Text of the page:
FPL has a "watts per customer" solar ratio slightly higher than the regional average, according to the SACE report, and the most recent combined 10-year site plan for NextEra shows sustained growth anticipated by its previously announced "30-by-30" solar plan. The company is also requesting a solar base rate adjustment mechanism in 2024 and 2025 and its preliminary estimate is that it would result in base rate adjustments of approximately $140 million in 2024 and $140 million in 2025 assuming the full amount of new solar capacity allowed under the mechanism is ultimately constructed.

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In June, FPL announced that it installed the first components at the world's largest solar-powered battery facility. FPL operates 41 solar projects across the state and is building nine more, including facilities to replace 1,638 MW generated by two aging units slated for retirement at the gas-fired Manatee plant.

FPL announced in July that it had sold out the "nation's largest community solar program" within 13 months and had a waitlist of nearly 2,000 residential customers. Its commercial, industrial and government portion of the program sold out after just one month, according to the company's announcement.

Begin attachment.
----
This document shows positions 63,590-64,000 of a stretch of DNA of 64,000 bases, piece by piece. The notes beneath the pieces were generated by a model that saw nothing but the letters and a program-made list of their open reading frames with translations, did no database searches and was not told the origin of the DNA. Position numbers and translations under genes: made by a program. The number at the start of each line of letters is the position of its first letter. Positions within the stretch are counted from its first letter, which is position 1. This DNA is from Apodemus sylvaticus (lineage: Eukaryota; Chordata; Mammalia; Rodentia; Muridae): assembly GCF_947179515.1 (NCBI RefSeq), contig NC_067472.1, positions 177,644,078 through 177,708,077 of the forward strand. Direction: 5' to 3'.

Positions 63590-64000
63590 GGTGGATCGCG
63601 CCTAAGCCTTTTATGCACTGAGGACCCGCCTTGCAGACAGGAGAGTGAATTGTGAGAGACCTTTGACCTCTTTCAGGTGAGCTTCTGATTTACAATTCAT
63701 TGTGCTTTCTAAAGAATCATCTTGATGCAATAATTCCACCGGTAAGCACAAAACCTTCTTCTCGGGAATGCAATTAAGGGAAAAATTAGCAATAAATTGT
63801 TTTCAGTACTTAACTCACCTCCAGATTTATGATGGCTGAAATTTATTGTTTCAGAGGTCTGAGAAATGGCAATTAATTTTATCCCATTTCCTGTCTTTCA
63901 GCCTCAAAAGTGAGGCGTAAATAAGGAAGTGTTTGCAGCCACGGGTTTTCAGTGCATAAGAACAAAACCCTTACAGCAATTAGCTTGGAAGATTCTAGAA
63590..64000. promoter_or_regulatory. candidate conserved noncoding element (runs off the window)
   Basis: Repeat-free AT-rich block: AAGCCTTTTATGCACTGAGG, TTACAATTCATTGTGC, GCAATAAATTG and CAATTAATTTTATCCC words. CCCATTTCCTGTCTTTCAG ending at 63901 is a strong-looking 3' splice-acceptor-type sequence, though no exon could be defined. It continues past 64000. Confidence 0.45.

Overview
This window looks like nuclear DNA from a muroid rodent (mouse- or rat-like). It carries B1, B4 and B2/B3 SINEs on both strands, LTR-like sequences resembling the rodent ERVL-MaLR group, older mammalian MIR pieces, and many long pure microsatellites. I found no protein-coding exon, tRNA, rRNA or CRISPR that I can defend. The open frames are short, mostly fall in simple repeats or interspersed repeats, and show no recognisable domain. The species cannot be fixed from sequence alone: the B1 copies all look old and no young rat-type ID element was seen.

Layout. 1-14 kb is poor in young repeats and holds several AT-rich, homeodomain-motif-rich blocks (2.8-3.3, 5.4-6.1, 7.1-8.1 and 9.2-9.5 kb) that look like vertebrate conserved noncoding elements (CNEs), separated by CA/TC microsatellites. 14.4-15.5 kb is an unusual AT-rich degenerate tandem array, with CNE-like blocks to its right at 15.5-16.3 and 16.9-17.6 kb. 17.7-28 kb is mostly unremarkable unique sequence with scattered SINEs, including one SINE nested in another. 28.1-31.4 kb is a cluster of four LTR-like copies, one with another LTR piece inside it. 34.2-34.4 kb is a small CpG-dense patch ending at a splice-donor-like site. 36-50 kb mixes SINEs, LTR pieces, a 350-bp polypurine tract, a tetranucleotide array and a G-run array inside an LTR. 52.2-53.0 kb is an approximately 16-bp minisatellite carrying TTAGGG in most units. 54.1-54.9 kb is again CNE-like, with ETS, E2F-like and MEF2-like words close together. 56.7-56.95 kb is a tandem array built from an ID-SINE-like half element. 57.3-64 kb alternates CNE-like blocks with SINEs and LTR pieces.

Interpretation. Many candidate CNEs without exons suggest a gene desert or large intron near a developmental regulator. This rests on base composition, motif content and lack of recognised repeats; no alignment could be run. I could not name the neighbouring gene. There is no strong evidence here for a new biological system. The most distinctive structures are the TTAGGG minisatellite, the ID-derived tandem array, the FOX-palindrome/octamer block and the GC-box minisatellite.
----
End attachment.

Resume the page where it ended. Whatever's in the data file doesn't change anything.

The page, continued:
Behind-the-meter solar growth

The price of distributed solar has also fallen dramatically — at times by more than 50% — in the last decade, Campbell said, and more families are investing in rooftop solar, including during the coronavirus pandemic which saw record overall home improvements, including renewable energy infrastructure.

But while Florida's customer-owned solar grew in 2020, states such as New York and Illinois still outpaced it, Campbell said. Florida has double the amount of utility-scale solar compared to customer-owned, due in part to policies providing more benefit to investor-owned utilities than individuals.

"We have a lot of growing left to do on the small-scale generation side," Campbell said. "Protecting our net metering statute is the key to ensuring energy equity in Florida by allowing small businesses and homeowners to choose to power their private properties with solar energy and be appropriately reimbursed for their clean contributions to the grid."

Across the U.S., supportive policies at the state and federal level are expected to continue to boost the development of renewable energy, according to the U.S. Energy Information Administration's July report, with large-scale U.S. solar growth forecast to exceed wind for the first time in 2022.